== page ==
NH Native Produces HBO’s “The Lady and the Dale”

Lady And The Dale

Nick Cammilleri, a Hampstead, New Hampshire native, has two remarkable stories to tell — the long-lost tale of Liz Carmichael, and his own story of financing a documentary series inspired by her life.

Coming across Carmichael’s story was a defining moment for Cammilleri. After watching an “Unsolved Mysteries” episode about her from the 1980s, he was hooked. “I couldn’t even believe her story; [it] was remarkable. I thought it was the greatest story I’ve ever heard in my life, and I was blown away by it,” he says.

Liz Carmichael was a mysterious, complicated and controversial character. But, those who knew her best — both family members and producers of the series — know that she was also charismatic, clever and charming.

She rose to prominence in the 1970s for several reasons. On the positive side, she created the 20th Century Motor Car Corporation with the original owner of The Dale, a type of fuel-efficient, three-wheeled automobile. The Dale was supposed to improve the auto industry at the height of the oil and gas crisis.

However, Carmichael was subsequently known for running a scam. A local reporter’s investigation found her company to be fraudulent, and he eventually outed Carmichael as trans. From there she fled, taking her investors’ money with her. For most of the rest of her life, she, her wife and five children were on the run from authorities.

Cammilleri financed the series by driving Lyft ride-shares and using settlements from two car crashes. He poured his heart and soul into this project — spending almost a decade researching, writing, filming and more. Right when he had started to give up hope on the documentary, he began to catch several critical breaks. First, producers Andre Gaines and Allen Bain were interested. Together with Cammilleri, they pitched the series to the Duplass Brothers, and eventually got HBO on board.

Carmichael’s story was not perfect, and the series does not claim that it was. A variety of old photos and videos, animations and cut-out images, courtroom and news coverage, and expert and family commentary is used to artfully complement the content of the documentary.

“The Lady and the Dale” encompasses many important current issues, including transphobia, crime, culture and media representation.

A trailblazer in more ways than one, Carmichael began her transition in a time where information and acceptance of trans people was limited and often misrepresented. Born as “Jerry Michael,” Carmichael faked her death and disappeared for several years. She re-emerged as a woman, Geraldine Elizabeth Carmichael.

Despite the feelings of fulfillment and success, Cammilleri says he’s “retired” from documentaries for the rest of his life, and will focus instead on writing.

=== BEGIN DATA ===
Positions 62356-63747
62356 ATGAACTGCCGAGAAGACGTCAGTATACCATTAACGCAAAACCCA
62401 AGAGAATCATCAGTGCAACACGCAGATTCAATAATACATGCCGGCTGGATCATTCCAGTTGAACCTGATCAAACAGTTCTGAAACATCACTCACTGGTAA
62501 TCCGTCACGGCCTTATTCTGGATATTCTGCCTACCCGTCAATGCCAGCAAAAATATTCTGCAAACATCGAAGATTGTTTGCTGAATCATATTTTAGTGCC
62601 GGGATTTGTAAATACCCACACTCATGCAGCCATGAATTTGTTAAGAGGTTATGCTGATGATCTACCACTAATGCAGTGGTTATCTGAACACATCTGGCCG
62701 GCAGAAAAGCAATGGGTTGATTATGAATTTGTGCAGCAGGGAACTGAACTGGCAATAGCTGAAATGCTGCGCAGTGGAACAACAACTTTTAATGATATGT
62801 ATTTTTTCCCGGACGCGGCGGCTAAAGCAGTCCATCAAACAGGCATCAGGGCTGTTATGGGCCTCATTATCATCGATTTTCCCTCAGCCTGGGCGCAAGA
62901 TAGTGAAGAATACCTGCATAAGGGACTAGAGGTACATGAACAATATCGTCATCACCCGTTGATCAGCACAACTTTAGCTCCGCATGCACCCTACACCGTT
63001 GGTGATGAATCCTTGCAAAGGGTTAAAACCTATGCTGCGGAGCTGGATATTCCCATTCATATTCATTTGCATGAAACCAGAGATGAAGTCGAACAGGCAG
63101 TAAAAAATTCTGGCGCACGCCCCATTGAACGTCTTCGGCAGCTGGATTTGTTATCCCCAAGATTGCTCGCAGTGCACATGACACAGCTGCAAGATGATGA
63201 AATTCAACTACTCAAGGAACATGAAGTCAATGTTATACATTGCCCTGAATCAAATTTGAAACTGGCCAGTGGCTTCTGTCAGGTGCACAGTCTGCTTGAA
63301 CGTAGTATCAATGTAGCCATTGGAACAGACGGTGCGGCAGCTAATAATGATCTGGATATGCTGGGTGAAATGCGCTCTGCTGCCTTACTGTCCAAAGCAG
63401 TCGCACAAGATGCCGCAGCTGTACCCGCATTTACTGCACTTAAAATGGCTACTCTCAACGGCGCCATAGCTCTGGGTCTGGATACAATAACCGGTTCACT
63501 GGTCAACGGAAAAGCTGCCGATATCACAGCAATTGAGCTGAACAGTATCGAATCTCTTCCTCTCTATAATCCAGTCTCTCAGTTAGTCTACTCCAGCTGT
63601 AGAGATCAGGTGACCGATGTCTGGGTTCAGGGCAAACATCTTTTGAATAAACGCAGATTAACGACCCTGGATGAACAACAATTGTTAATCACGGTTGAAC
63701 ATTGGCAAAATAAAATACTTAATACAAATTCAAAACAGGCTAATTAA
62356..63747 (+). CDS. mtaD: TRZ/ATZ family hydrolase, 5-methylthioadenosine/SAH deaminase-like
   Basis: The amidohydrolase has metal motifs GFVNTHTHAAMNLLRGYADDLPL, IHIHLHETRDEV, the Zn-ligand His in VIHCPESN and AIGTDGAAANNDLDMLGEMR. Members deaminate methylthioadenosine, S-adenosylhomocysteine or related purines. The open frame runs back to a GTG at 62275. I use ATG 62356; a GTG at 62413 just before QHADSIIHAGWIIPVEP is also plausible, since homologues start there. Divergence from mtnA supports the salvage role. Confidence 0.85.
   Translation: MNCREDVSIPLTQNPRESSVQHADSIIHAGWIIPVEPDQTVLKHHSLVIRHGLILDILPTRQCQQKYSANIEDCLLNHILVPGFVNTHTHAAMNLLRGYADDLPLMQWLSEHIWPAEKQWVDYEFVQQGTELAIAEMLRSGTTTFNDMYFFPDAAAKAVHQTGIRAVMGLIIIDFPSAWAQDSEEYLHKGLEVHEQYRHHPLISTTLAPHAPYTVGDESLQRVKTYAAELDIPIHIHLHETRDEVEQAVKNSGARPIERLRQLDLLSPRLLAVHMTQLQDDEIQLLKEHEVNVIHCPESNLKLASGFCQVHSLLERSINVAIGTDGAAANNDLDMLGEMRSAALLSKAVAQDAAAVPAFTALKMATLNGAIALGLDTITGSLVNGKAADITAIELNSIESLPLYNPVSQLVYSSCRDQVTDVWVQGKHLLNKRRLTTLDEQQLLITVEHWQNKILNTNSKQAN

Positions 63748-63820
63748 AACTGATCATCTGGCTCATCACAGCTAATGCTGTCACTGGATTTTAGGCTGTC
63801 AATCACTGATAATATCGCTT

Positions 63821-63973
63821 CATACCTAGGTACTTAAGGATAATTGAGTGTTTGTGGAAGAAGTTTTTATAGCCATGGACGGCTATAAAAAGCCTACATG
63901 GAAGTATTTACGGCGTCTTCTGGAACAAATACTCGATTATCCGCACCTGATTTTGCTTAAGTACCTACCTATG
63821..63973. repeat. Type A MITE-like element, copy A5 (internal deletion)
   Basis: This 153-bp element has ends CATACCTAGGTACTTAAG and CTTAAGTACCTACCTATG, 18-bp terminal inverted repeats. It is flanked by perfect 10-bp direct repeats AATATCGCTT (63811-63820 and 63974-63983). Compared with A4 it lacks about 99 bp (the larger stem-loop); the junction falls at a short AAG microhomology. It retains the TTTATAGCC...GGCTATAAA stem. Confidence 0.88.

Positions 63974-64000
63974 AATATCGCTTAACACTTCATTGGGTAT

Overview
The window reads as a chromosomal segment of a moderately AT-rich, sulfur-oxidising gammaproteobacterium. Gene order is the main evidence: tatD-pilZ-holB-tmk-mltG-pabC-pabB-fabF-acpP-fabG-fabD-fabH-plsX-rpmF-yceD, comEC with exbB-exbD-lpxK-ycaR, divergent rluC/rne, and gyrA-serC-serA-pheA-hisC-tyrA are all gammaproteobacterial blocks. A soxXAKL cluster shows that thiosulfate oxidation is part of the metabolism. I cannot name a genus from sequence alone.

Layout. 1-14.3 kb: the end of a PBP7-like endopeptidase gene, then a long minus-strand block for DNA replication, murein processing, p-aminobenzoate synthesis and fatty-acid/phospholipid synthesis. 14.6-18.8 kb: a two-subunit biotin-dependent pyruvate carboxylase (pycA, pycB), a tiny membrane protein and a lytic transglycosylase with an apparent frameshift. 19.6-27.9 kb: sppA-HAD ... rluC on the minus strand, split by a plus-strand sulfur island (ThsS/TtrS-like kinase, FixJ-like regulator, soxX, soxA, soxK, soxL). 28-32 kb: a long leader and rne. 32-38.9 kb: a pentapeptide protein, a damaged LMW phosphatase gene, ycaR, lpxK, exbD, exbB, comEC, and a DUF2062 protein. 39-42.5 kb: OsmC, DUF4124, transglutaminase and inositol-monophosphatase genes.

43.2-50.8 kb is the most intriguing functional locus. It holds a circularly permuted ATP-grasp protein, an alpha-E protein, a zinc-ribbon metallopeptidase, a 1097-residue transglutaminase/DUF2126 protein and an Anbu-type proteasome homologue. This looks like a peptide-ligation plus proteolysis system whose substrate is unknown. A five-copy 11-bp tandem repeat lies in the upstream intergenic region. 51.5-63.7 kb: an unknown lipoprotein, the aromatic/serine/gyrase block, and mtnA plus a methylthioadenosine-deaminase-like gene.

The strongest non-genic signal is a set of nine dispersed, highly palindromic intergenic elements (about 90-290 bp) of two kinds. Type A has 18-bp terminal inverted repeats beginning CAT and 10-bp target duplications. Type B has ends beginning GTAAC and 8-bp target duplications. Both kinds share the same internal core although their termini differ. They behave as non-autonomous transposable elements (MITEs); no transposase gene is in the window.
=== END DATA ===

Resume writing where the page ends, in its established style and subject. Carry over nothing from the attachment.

“I’m retired from documentaries. It would have to be another Liz Carmichael to pull me out of retirement of documentaries. Nobody could will you the way that woman could. She was incredibly inspiring to me,” he says.

Cammilleri worked with a large team of writers, editors, researchers, consultants and producers. Elizabeth Pepin Silva, an award-winning documentary filmmaker, put in a ton of research work behind the scenes. She, Andre Gaines and Allen Bain were pivotal in the success of the documentary and often do not receive the full recognition they deserve, Cammilleri says. The producers also consulted many trans activists, such as Susan Stryker and Precious Brady-Davis, in order to properly understand Carmichael’s struggles and accurately portray her story. Zackary Drucker co-directed the series with Cammilleri, providing valuable insight as a trans woman and as an Emmy-nominated producer.

In the 1970s and ’80s, the media largely framed Carmichael as deceptive and fraudulent, and did not fully represent her story. Seeing an article praising “The Lady and the Dale” in the LA Times was closure Cammilleri didn’t know he needed. “I wanted something to take away from this project, and I didn’t know what it was. And then, I saw that article and I was like, ‘I’m gonna frame that, put that on my wall,’ because we gave her back. We gave her back her dignity — it got taken away. And it’s like, that means the world to me,” he says.

Liz Carmichael passed away of cancer in 2004, but her story — with a revitalized representation — lives on in “The Lady and the Dale.”

The docuseries includes four episodes: “Soldier of Fortune,” “Caveat Emptor: Buyer Beware,” “The Guilty Fleeth” and “Celestial Bodies.” It is available to stream on HBO Max, Hulu, Youtube TV and Amazon Prime Video.

Categories: People